Hanukkah begins on the 25th of the month of Kislev and continues for eight days, into Tevet. Like Purim, it is a festival of Rabbinic origin. Thus, while there are certain religious commandments obligatory on those days (on Hanukkah, most prominently, the lighting of candles,) there are no prohibitions on work, travel, and so on. In Israel, the schools are closed, but most people will work on these days.
Like other festivals, the meanings of Hanukkah are multi-layered. Historically, the festival commemorates the successful revolt of the Hasmonean family, led by Judah the Maccabee, against a foreign occupying power, the Syrian-Greeks, led by Antiochus Epiphanes. The foreign conquerors desecrated the Holy Temple in Jerusalem and ordered many decrees against Jewish practices. Following their decrees threatened the survival of Jewish faith. The revolt also involved an element of an internal struggle within the Jewish community, against certain trends of assimilation and emulation of Greek culture. The fighting lasted for about three years, and on the 25th of Kislev, 164 BCE, the forces known as “the Maccabees” liberated Jerusalem and made their way into the defiled Temple. According to a traditional legend, when they wanted to rekindle the ritual candelabrum that stood in the Temple, they found a small cruse of oil that would last only one day. It would take eight days to travel to where they could get more oil and then bring it back to Jerusalem. (This is the time of the olive harvest, so oil would be available.) Miraculously, the small cruse of oil actually lasted for the full eight days until more oil was brought from the village.
That miracle of the cruse of oil became a symbol for the power of a small nation to survive and overcome its enemies. The name of the festival, which literally means “dedication,” refers to the re-dedication of the Temple during this period. It is celebrated as the Festival of Lights, for eight days of joy and thanksgiving to God.
Many different groups within the Jewish people approach the festival of Hanukkah with more contemporary interpretations. The secular Zionists emphasized the military victories and some of the youth movements or even Army units to this day organize hikes “in the footsteps of the Maccabees.” Liberal Jews see in Hanukkah an early expression of religious freedom and the right to be different, or even to overthrow a foreign power. Some Orthodox Jews interpret the light of Hanukkah as a metaphor for Torah study, noting that this Hebrew word for “dedication” has the same root as chinuch, “education.”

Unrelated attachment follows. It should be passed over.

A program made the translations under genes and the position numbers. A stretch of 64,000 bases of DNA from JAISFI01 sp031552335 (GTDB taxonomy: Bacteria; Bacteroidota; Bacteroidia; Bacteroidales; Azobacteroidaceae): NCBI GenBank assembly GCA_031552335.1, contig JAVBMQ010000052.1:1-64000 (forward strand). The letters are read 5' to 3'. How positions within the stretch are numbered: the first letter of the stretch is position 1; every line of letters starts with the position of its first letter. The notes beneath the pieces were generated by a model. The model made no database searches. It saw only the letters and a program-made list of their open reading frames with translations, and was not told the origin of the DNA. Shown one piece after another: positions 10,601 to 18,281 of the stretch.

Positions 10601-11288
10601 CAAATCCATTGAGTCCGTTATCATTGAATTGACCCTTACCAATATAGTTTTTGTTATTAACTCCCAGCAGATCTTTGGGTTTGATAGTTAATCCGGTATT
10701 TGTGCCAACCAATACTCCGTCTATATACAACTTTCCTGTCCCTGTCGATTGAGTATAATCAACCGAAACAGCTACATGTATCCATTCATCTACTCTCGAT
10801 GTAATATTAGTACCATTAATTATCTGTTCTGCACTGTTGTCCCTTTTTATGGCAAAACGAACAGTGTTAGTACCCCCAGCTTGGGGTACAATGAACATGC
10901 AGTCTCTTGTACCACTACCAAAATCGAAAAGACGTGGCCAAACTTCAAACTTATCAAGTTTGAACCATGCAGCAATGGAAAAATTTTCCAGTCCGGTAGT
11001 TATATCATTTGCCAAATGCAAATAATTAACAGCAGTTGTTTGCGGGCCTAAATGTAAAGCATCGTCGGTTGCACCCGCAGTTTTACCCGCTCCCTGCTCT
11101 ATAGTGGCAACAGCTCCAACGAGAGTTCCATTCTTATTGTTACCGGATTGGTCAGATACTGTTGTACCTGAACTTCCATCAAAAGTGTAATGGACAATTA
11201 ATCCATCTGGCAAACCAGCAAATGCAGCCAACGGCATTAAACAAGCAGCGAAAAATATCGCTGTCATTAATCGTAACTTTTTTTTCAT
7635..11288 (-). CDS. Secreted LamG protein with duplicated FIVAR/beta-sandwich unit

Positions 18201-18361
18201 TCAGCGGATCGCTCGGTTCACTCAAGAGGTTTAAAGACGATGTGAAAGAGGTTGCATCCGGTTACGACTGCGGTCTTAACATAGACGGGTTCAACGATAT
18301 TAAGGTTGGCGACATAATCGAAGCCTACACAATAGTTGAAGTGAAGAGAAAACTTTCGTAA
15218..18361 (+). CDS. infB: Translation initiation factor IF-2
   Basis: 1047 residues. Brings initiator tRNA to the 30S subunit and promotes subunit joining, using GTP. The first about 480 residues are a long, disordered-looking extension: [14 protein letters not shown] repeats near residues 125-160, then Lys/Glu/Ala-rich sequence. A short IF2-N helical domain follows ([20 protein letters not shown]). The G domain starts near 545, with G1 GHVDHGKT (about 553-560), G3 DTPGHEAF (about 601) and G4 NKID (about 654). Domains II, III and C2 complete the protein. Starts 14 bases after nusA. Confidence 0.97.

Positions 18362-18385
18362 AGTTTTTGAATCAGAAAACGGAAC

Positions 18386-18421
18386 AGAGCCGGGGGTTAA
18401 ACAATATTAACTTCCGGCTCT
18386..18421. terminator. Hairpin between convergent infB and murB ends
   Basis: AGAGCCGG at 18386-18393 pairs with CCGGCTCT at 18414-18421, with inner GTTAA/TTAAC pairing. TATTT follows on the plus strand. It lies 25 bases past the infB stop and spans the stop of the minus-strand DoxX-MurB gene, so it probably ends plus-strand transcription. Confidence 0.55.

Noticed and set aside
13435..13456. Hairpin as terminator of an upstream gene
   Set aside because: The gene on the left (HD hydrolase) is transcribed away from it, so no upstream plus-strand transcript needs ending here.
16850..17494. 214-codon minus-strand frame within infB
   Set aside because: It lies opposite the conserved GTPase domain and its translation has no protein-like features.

One of the paradoxical aspects of Hanukkah is that traditional Jewish culture did, in fact, absorb a great deal of Greek influence. The rabbinical court was called the Sanhedrin, a Greek word, and Greek concepts and philosophical methods were incorporated in the Talmud. Most modern Jews certainly value two institutions of Greek origin—democracy and theater.
Perhaps the most ironic example is that one of the ancient Greek practices that was found to be most problematic by the Rabbis was the athletic contests, highlighted by the Olympics Games. Since the athletes usually competed in the nude, Jews who wished to participate sometimes had special procedures performed on their genitals to reverse the circumcision, so that they would not be recognized as Jews. But today, the worldwide Jewish Olympics are called the “Maccabiah.” Would Judah the Maccabee approve? What is the dividing line between acculturation and assimilation? How open can Jews be to foreign influences without losing their sense of identity?
These are all questions that arise on Hanukkah. But for most Jews, both religious and secular, Hanukkah is one of their favorite festivals, without all of this educational-ideological “baggage.” What draws them to the festival most likely are the candle-lighting ceremonies, with the family gathered around a candelabrum known as a Hanukiyah. Each night for eight nights, candles are lit, in ascending order: one the first night, two the second night, etc. up until eight the last night. The ceremonies are accompanied with blessings, songs, games for the children, special delicacies, and, traditionally, the distribution of coins. Recently, especially in Western communities, the practice has arisen of giving Hanukkah gifts, probably under the influence of Christmas gift giving. The delicacies vary from community to community—in Israel, jelly doughnuts called sufganiyot (known as “Berliners” in Germany); in Europe,potato pancakes; in North Africa, fried, salty s’fins. What is common to all of these foods is that they are all made with oil, in memory of the miracle.
Interestingly, like the other Jewish festivals, Hanukkah, too, has a seasonal connection. It is a festival of light at the darkest time of the solar year (near the winter solstice) as well as the darkest time of the lunar month (from the 25th of one month to the 3rd of the next one—in other words, no moonlight.) Many societies have feasts of light at this time of the year. In pagan cultures from Egypt to Persia, this period of the year is associated with the birth of the sun god or goddess. We believe in the one God, Creator of all, so we celebrate the natural order He established: in the winter, we have the shortest days of the year until that stage of the process ends and once again, the light returns. The victory of light over darkness thus becomes a symbol for hope, faith and our prayer for a better world.
Although one can always “get by” with Chag Sameach, “happy holiday”, the appropriate greeting for Hanukkah is chag urim sameach, “a joyous festival of light.”
Sources for further Bible study: The Books of the Maccabees are not included in the Jewish Biblical canon. They are part of the Apocryphal literature. However, these books do appear in many Christian editions of the Scriptures.